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neos32102
Wydawnictwo: Neos
Seria: Neos Classics
Nr katalogowy: NEOS 32102
Nośnik: 1 CD
Data wydania: wrzesień 2021
EAN: 4260063321023
64,00zł
na zamówienie
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Nasze kategorie wyszukiwania

Epoka muzyczna: romantyzm
Obszar (język): węgierski, niemiecki
Instrumenty: fortepian
Rodzaj: etiuda, walc

Schumann / Liszt / Brahms: Kreisleriana / Grandes études de Paganini / 16 Waltzes

Neos - NEOS 32102
Wykonawcy
Olga Chelova, piano
Philippe Entremont, piano
Robert Schumann:
Kreisleriana, Op. 16

Franz Liszt:
Grandes études de Paganini

Johannes Brahms:
16 Waltzes, Op. 39
Kreisleriana Op. 16

In an apparent creative frenzy lasting only four days, Schumann’s half-hour cycle of “Fantasy pieces for the pianoforte” was composed in April 1838 and extended by an eighth piece in May. The title is identical with a collection of seemingly unrelated sketches, Kreisleriana – plural of Kreislerianum – from the estate of the fictional “Kapellmeister” Johannes Kreisler, which E. T. A. Hoffmann had printed in 1814 as part of the Fantasiestücke in Callot’s Manier. Schumann was also able to identify with this character, in much a sense the poet’s alter ego. It fits all too well into his own artificial figures “Eusebius” and “Florestan”, who represent the – at least – two souls in his breast. Kreisler would be predestined for membership of the equally imaginary “Davidsbündler”, who fight against the real philistinism, and are specifically addressed in compositions such as the Davidsbündlertänze, Op. 6 or Carnaval, Op. 9.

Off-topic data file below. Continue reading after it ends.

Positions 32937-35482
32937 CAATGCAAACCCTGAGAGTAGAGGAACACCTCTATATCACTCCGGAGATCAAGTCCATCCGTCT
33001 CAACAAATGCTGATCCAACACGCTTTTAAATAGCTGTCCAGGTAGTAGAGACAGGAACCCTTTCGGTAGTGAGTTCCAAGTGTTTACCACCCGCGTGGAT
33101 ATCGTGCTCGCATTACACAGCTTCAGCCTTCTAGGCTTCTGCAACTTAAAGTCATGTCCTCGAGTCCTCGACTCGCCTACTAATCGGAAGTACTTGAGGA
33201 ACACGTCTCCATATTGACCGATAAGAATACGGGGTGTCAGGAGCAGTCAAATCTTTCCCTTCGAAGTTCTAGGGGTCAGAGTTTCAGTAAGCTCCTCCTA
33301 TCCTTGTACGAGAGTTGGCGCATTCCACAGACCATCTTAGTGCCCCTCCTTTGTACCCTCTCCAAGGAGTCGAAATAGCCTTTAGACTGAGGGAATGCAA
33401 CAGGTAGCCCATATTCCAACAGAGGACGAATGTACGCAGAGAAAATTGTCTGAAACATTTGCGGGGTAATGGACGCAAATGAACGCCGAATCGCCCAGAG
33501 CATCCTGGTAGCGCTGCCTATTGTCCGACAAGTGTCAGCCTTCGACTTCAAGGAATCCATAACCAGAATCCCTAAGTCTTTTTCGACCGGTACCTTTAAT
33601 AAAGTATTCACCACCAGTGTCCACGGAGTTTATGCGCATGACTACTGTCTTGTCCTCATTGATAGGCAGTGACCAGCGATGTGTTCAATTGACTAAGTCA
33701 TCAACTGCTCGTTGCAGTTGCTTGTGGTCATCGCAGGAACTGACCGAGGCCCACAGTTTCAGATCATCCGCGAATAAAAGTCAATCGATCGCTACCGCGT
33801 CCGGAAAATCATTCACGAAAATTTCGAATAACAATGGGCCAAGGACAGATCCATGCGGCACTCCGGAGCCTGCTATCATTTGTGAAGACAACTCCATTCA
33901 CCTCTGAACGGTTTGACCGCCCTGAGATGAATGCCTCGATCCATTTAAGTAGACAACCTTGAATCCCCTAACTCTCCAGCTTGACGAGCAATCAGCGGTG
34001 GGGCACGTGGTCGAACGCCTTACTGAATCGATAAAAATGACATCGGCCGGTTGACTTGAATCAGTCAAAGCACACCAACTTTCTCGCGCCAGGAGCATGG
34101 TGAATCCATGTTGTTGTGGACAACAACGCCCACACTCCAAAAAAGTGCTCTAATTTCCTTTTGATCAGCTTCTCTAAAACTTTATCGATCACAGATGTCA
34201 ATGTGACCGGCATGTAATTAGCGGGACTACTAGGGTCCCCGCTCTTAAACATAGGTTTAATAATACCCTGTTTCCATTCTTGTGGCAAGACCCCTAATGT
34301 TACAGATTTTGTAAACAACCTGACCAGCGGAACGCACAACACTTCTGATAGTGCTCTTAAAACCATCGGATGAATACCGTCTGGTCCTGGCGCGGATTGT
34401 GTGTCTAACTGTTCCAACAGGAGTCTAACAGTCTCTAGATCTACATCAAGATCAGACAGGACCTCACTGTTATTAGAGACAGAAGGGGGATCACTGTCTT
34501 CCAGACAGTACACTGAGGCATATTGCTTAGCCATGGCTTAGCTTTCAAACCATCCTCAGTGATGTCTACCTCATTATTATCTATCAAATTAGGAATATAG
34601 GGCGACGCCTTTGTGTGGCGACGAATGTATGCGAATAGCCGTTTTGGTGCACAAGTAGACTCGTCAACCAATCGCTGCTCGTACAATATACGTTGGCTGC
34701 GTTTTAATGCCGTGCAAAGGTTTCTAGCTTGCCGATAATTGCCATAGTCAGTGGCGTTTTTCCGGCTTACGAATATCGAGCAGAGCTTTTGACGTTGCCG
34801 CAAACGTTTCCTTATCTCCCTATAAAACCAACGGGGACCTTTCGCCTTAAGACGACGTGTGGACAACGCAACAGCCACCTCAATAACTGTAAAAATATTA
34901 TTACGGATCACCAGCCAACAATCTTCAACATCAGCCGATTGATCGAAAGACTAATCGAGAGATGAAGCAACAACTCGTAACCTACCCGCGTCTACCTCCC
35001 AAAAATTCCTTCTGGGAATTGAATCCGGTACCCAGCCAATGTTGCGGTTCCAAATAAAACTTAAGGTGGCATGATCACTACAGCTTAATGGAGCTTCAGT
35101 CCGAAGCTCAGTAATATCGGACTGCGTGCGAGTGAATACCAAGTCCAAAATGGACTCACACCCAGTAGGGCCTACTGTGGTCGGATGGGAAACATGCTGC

Grandes études de Paganini

The young Liszt was already a celebrated pianist when he experienced Niccolo Paganini for the first time at the age of 19. This was incentive enough to completely rethink his piano technique and led to exercises of unprecedented difficulty and completely new possibilities for playing the piano. Thus, the first ideas for Paganini Etudes can be found as early as 1832. Since Liszt often subjected his works to years of testing on the concert platform before putting them into print, his 6 Paganini Studies – dedicated to Clara Schumann – did not appear until 1838. This first version is still peppered with chicanes that in places overshoot the mark, which at the time only Liszt himself could effortlessly master in adequate tempi and which became partly obsolete through the constant development of the concert grand piano – especially its sonority.

16 Waltzes, Op. 39

Music more for private use, on the other hand, are the 16 Waltzes, Op. 39, which Brahms dedicated to Eduard Hanslick in 1866. Most of the amiable pieces were written a year earlier, but some probably even before 1865. In addition to the original four-hand version, Brahms himself made a two-hand version and even a simplified one in 1867. The work appears to be something in between a collection and a cycle: “Pieces that are loosely joined together like Schubert’s waltz sequences and yet put together with a firm sense of succession” (Hans Gál).

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